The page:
Service members who are transferring to a new duty station in 2015 will be expected to cover more of their housing expenses out of their base pay. The NDAA contains a one percent decrease in housing allowances across the board.

To cover this, the DoD removed the one percent allowance for renter's insurance from their rate computation formula. Currently, rate protections ensure that service members won't be subjected to the lower rate while trying to cover their current housing costs. Rate protections are expected to be extended.

In addition to the pay and housing cuts, service members will be expected to pay higher out-of-pocket costs for medications. The NDAA mandates a $3 dollar per year increase for the next 10 years. This means that by 2025, service members will pay close to $50 for prescriptions.

The Defense Commissary Agency (DeCA) had their funding cut as well, though the cut was not as large as originally thought. Initially, the Commissary, the military's supermarket that sells groceries at just above wholesale cost, was slated to lose $200 million of their $1.3 billion budget. However, the House and Senate Appropriations Committees voted to add $190 million in funding for the Commissary to the omnibus bill.

The Pentagon plans to cut the majority of its funding for the Commissary over the next three years, down to just $400 million. The defense department admits that this will significantly reduce its benefits to service members.

Currently, the Commissary provides an average savings of about 30 percent to military families. Cutting their funding will mean that prices will increase by at least 20 percent.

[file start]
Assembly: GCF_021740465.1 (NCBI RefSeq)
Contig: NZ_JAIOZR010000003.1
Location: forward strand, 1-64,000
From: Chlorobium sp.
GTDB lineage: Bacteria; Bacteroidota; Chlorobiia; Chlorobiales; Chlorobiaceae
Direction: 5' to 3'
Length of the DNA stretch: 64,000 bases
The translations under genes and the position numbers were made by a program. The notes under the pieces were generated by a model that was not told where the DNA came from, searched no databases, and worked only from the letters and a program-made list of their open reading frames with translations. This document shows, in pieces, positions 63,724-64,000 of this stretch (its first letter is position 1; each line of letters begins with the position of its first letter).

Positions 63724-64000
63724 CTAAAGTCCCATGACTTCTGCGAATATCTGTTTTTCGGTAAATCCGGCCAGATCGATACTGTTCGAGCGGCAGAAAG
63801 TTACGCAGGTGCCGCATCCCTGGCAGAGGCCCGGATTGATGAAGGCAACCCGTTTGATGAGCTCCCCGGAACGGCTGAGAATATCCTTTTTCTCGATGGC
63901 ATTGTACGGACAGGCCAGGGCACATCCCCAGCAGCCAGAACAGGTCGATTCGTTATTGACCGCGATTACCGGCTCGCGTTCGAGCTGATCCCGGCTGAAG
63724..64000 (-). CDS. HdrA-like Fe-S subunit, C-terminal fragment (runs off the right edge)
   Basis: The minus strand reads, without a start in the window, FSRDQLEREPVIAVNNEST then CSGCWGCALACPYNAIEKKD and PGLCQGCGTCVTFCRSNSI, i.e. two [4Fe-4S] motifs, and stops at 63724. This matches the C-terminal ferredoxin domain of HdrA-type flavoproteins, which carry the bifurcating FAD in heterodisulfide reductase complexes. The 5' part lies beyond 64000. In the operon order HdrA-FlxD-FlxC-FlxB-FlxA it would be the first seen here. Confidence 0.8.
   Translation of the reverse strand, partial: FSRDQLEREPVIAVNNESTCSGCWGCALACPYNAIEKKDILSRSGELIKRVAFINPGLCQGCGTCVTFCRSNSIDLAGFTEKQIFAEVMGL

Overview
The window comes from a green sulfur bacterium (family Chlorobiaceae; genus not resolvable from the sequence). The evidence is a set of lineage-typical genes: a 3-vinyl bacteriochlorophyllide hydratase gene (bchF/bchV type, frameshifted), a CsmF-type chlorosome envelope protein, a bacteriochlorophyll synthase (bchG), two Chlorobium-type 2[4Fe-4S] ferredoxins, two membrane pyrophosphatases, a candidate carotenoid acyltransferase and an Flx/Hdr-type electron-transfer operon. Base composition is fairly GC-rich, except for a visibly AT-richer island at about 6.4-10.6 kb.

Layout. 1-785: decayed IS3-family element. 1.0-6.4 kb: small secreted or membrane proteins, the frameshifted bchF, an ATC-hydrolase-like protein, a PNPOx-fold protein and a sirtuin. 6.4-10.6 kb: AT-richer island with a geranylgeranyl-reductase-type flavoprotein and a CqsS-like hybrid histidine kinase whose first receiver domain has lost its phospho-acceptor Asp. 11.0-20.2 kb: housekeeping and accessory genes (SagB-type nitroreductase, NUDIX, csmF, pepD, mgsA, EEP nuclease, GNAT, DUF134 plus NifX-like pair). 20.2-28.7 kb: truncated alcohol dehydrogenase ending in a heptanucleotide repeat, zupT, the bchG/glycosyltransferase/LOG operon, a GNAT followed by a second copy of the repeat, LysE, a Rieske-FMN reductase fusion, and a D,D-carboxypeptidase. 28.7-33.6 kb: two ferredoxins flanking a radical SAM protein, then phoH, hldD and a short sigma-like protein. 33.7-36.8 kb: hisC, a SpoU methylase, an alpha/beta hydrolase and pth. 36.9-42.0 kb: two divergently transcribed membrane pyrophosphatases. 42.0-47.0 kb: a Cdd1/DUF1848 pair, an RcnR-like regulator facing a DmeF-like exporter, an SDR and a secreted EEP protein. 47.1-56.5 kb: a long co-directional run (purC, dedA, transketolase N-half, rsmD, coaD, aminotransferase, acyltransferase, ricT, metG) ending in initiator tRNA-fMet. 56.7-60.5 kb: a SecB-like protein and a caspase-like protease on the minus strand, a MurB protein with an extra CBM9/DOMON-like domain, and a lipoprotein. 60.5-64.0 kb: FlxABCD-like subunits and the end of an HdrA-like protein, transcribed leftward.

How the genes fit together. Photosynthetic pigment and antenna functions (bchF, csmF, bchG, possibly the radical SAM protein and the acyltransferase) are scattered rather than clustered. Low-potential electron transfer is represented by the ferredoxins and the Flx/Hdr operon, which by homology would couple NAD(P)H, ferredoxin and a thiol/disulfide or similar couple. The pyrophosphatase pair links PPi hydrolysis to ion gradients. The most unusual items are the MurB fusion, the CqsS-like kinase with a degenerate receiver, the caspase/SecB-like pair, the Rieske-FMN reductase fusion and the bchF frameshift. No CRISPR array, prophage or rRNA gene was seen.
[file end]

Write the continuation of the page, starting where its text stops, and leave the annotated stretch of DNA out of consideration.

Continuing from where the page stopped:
With all these "necessary" cuts, it makes many military families question how there were millions of dollars to establish new National Parks and Corridors, perform research studies, and purchase equipment that the services have said they do not want and to arm Syrian rebels. One "pork" provision included in the NDAA took land from the San Carlos Apache Nation and gave it to an international mining company.

Some lawmakers tried to soften the bill's blow by introducing amendments that would counter some of the problems with the bill, but they were blocked from doing so by Senate Majority Leader Harry Reid.

U.S. Senator John McCain (R-Ariz.), who voted for the bill, released a statement, saying:

"In an unfortunate repeat of last year’s process and timeline, Majority Leader Reid’s repeated delays and unwillingness to allow an open amendment process or debate on the floor is a serious breach of the historical and Constitutional responsibilities of the U.S. Congress. By waiting until the last week that the Senate is in session and refusing to allow an open amendment process, he has effectively silenced debate on key issues vital to our national security." - U.S. Senator John McCain

"Although this legislation contains a number of individual provisions I support, it is fundamentally flawed in that it neither protects our most basic rights as American citizens, nor safeguards the vital national security interests of the United States," stated U.S. Senator Ted Cruz (R-Texas), who voted against the bill. "The NDAA should serve to strengthen our national security and it is imperative that Congress respects and upholds this vital function. The men and women of our military deserve no less."